Nantahala does not propose shedding its duty to the public because the service it undertook to render is no longer needed. It seeks to do so upon the hypothesis that there is no reasonable probability of its being able to realize sufficient revenue from the services rendered to meet its expenses, contending the Commission's finding "that Nantahala has made studies and estimates looking toward the acquiring of additional land for and the construction of additional hydroelectric generating facilities so as to enable it to meet its anticipated requirements; that from these studies and estimates, it appears that the cost of acquiring and constructing the additional facilities necessary will be greater than economically feasible" is sufficient to meet the statutory condition for abandonment. G.S. § 62-96.

We are not certain whether the Commission meant Nantahala had concluded the cost of acquiring and constructing the additional necessary facilities "would be greater than economically feasible," or whether that was the conclusion reached by the Commission from the evidence. In either event it is a mere conclusion. There are no facts found by the Commission on which to base the conclusion.

The evidence to which the Commission refers with respect to the cost of additional hydroelectric power comes from Nantahala's officials. They refer to two sites available to Nantahala for further development, one known as Wesser, the other as Needmore. The latter is the larger of the two, and cost of energy generated there will be less than at Wesser.

Needmore would have a capacity of 118,000,000 kwh of "primary energy." The estimated cost of generating electricity at that site is 13.3 mills per kw as compared with Nantahala's present cost of 7.8 mills per kw and Duke's cost of 12.138 mills per kw. While it would cost more to generate electricity at Needmore than it costs Duke, seemingly the cost of electricity generated by the present plants and Needmore would average less than 10 mills per kw2 mills less than Duke's cost. The Commission has not interpreted nor made findings based on this testimony.

The mere fact, as the Commission seems to have assumed, that additional hydroelectric power would be unduly expensive (if such is the case) would not suffice to relieve Nantahala of the responsibility of seeking other sources so as to assure *871 necessary supplementary power during periods of abnormally law stream flow.

The evidence is that Alcoa, sole stockholder of Nantahala and Tapoco, Inc., an owner of hydroelectric plants in this state, entered into a contract with TVA in 1941 which has since been amended and supplemented. The subsidiaries of Alcoa, by virtue of this agreement (called the Fontana Agreement), sell (in the language of the contract, "exchange") all the electricity they produce. The electricity "exchanged" is paid for by "interchange electricity."

The public has the first claim on all power generated by Nantahala. State ex rel. Utilities Comm. v. Mead Corp., 238 N.C. 451, 78 S.E.2d 290. Would not TVA, in recognition of this sound legal principle, consent to rearrange the "exchange" and "interchange" of power so as to assure Nantahala's getting such additional power as it might need in periods of emergency created by abnormally low stream flow? It is stated in one of the exhibits offered by applicants: "TVA had a variety of contractual relations with fourteen privately owned utility companies and one generation and transmission cooperative. The contracts with these utilities provide for interconnection of facilities for interchange, sale and purchase of power, for emergency standby services, or various combinations of these." We find nothing to indicate this field has been explored.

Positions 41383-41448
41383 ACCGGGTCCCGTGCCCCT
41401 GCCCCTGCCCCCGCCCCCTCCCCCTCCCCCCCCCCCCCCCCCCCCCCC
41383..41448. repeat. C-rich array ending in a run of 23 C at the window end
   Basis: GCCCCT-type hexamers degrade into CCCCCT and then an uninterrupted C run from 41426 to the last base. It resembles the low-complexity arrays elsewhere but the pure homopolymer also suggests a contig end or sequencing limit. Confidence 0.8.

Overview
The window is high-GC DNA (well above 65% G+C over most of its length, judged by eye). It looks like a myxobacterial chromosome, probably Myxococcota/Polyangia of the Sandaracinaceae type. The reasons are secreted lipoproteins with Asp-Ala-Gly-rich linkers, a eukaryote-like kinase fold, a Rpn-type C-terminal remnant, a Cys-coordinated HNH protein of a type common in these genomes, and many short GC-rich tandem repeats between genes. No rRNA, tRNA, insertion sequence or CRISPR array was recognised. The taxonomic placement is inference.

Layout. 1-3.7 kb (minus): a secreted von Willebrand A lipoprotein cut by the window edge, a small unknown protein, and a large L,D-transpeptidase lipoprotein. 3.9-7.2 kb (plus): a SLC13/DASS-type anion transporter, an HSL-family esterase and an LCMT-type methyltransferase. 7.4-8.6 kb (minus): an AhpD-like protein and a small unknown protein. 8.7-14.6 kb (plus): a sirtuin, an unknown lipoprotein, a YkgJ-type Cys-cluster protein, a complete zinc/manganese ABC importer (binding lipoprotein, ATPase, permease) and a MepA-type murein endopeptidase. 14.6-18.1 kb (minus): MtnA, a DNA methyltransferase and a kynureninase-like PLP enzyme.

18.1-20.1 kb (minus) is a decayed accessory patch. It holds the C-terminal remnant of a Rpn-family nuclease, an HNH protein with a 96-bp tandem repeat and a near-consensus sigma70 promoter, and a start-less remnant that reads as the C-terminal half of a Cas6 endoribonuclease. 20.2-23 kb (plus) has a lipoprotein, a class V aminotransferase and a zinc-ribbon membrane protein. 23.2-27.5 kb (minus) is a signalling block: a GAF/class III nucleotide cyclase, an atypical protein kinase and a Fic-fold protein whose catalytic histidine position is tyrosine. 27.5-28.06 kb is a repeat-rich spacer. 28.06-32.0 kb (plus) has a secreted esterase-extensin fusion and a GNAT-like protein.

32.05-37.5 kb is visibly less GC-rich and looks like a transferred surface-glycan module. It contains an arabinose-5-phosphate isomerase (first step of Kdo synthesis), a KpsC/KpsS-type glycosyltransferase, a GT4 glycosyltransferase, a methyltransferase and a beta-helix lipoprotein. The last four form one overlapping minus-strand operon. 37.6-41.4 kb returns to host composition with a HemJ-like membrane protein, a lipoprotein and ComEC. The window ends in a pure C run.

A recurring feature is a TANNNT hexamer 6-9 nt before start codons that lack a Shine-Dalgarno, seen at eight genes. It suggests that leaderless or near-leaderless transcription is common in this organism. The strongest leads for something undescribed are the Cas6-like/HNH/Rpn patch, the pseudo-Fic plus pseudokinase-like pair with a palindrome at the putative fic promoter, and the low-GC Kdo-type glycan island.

Commissioner Eller in his dissenting opinion refers to Tapoco, Inc. as a public utility with a surplus of primary power. It is already connected with TVA and with Nantahala. If in fact Tapoco has power not used to serve the public, should that power not be made available to Nantahala and other utility companies in emergencies to meet the public demand?

Nantahala's officials also testified to negotiations with Duke Power Co. and Carolina Power & Light Co. with respect to supplementing Nantahala's "primary energy" when needed. Again the Commission made no findings with respect to this important phase of the case.

The Commission said: "The law applicable to abandonment of easements acquired by eminent domain is different from that which applies to lands acquired in fee." Assuming the foregoing statement of law to be correct, we are unable to relate it to the right of Nantahala to cease serving the public.

A corporation created by governmental authorization for the purpose of serving the public at a profit to itself should be given wide latitude in estimating the extent to which the public will call on it for service, and no order should be made which will thwart it in the performance of its duty to the public; but when a corporation which has accepted the state's grant of authority to acquire property for use in serving the public seeks to relieve itself of the responsibility imposed when it accepted its charter, a different and more stringent rule must be applied. The Legislature has so declared. It must establish that the public no longer needs the service which it was created to render or that there is no reasonable probability of its being able to realize sufficient revenue by the rendition of such service to meet its expenses. G.S. § 62-96. As said by Barnhill, J. (later C.J.), in Sinclair v. Moore Cent. R. R., 228 N.C. 389, 45 S.E.2d 555: "While a public utility such as a railroad retains its franchise, it owes to the State and the public the duty of continuous operation." State ex rel. Utilities Comm. v. Southern R. R., 254 N.C. 73, 118 S.E.2d 21; 43 Am.Jur. 621.

A failure to find facts essential to a determination of the rights of the parties necessitates a remand to the person or agency charged with that responsibility. Jamison v. Charlotte, 239 N.C. 423, 79 S.E.2d 797; Woodard v. Mordecai, 234 N.C. 463, 67 S.E.2d 639; Shore v. Norfolk Nat. Bank, 207 N.C. 798, 178 S.E. 572.

Because the Commission has failed to find essential facts and may have misinterpreted *872 the law, the judgment of the Superior Court is reversed with directions to the Superior Court to remand to the Utilities Commission to make necessary findings and conclusions on which it may base its order.

Reversed and Remanded.